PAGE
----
Indian businesses' weak ability to compete overseas says much about the infirmities imposed by the intensity of government dominance of economic policy and the nature of this dominance, observes Kanika Datta.
Reliance Industries' Mukesh Ambani has done so many deals since 2020 that news of a possible bid for Deutsche Telekom AG's Netherlands business barely caused ripples. But the development deserves more notice because it signals, in a small way, Ambani's readiness to step into a challenging arena of global competition.
In fact, the move is striking because it inadvertently highlights a long-standing anomaly in Indian business: Even the biggest and most powerful domestic business houses rarely test their mettle in the relatively open competitive markets overseas.
Before you reel off the names of Tata Motors, Bharat Forge, Bharti, Bajaj Auto, A V Birla group, Wockhardt or Motherson Sumi, or the ITeS giants, an explanation. These businesses get noticed because they are exceptions to the norm. Excluding companies such as Jaguar Land Rover, Wockhardt and Bharti, however, most operate in the B2B arena where the formidable Indian talent for negotiating counts for something.
Few offer products and services that compete head-on against global brands in uber-competitive consumer-oriented markets where government intervention is minimal. Ambani's first overseas foray in shale and gas assets in the US, from which the group has pulled out in successive sales, was similarly positioned. A possible bid for T Mobile Netherlands, that country's second-largest telecom service provider, would, however, mark a major step into the open world of B2C competition overseas.
The move has been projected as part of the RIL conglomerate's decade-old bid to reorient itself from an old-economy conglomerate into a tech giant. The forays into retail and telecom (and toys, online retailing and so on) in India have all been part of this grand plan.
But operating environments and policy in global consumer markets can be far more challenging. Where, for instance, Jio could establish its dominance in mobile services owing to regulatory indulgence for its rock-bottom introductory offers, such advantages may not be readily available in Western markets. The same goes for the multiple domestic retail giants that benefited from myriad complex restrictions on the entry of foreign retailers.
This weak ability to compete overseas says much about the infirmities imposed by:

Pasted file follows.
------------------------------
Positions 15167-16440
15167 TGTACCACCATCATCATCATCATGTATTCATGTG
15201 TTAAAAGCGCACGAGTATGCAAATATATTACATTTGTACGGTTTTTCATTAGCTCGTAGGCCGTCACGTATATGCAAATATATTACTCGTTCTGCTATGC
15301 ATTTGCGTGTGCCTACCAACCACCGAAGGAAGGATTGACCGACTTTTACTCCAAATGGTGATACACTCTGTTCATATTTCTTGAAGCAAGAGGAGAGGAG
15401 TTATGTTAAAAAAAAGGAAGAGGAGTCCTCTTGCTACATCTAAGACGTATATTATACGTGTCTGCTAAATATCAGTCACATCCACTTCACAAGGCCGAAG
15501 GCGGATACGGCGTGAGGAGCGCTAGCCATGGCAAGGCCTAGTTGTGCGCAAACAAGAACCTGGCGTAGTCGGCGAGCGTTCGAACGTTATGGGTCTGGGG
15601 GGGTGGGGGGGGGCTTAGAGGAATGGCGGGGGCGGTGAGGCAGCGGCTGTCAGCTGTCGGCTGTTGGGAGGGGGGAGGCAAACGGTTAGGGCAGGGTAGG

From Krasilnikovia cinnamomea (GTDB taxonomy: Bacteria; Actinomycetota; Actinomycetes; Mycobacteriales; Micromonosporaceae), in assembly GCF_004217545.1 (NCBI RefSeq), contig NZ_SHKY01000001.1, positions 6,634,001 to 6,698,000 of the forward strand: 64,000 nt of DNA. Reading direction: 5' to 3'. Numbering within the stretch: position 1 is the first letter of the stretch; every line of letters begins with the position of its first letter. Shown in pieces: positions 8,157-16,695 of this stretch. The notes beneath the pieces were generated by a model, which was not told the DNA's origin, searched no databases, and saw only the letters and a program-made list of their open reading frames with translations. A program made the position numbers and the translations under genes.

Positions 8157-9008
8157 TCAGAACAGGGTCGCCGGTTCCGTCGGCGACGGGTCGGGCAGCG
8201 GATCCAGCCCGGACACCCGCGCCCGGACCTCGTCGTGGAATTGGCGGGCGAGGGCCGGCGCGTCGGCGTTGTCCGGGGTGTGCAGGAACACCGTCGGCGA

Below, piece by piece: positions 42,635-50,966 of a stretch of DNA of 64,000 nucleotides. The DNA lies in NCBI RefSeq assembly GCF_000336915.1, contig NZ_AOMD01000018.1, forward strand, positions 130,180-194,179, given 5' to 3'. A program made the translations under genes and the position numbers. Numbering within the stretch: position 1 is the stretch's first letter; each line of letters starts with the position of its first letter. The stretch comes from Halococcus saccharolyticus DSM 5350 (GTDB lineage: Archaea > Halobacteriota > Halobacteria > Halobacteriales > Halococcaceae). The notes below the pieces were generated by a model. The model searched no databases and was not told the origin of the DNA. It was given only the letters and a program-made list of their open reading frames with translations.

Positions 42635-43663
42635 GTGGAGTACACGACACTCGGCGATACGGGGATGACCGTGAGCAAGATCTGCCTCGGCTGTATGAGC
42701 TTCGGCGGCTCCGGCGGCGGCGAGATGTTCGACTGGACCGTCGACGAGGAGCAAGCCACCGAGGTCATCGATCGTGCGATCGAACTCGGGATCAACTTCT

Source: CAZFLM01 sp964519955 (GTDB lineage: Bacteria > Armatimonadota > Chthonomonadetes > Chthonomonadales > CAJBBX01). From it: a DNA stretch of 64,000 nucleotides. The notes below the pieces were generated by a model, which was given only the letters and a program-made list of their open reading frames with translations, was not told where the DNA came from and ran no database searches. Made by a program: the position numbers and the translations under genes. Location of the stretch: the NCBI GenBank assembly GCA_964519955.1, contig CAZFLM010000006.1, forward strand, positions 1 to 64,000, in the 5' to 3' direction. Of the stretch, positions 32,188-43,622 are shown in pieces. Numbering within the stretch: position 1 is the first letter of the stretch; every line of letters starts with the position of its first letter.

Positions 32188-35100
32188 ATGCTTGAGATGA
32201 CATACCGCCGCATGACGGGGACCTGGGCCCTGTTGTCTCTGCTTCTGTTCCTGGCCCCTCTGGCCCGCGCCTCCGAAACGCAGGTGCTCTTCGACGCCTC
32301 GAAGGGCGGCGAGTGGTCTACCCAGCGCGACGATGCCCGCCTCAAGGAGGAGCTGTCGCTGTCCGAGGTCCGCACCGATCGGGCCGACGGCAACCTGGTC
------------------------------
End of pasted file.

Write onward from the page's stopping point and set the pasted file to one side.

a. The intensity of government dominance of economic policy; and
b. The nature of this dominance.
To understand point a., consider the jacket advertisement put out by CII, the premier industry lobby representing the most blue-blooded Indian and foreign businesses, for its two-day annual meeting.
Apart from Prime Minister Narendra Modi, who appears to have become the chief guest of choice for business summits in India, no less than 11 ministers will be delivering keynotes. Four more MPs have been shortlisted to speak -- only one of them from the Opposition Congress. Six bureaucrats will also be among the 'eminent speakers'.
All told, 22 people from the politico-administrative complex will deliver addresses. That's a lot of government-speak for a business forum fully 30 years after the so-called liberalisation of the Indian economy.
It tells you something about the power that the government still wields over business and industry (industrialists' visceral reluctance to criticise the government being another symptom).
As for point b., much has been made of the distressing persistence of crony capitalism, whatever the ideological hue of the government in power, which makes it difficult for competitors to emerge in a range of industries.
The rise of the Indian unicorns exemplifies this problem; they all flourish in an arena where government intervention is relatively minimal. But it is equally true that varieties of crony capitalism have fostered global giants that have managed to thrash powerful western corporations at their own game -- whether it is Samsung, Toyota or Huawei.
In India, on the other hand, many brands succumbed to global competition after 1991.
Again, the world may deplore the price warrior role of Chinese companies but the conditions that enable that standard of combat were systematically created by Beijing, and they have benefited global competitors too.
If Xiaomi, Oppo, Vivo and Haier are able to compete on equal terms with Samsung -- as they do in India -- the latter also benefitted from the same low-cost production base initially in China (where it has exited) and now in Vietnam, which faithfully follows the China model in every respect.
India's crony capitalism, on the other hand, though no less active, has not created a single global champion. Many Indians born and educated in India now head major global corporations. But no Indian corporation dominates the global arena.
That tells you something about the gap between Indian talent and the business environment.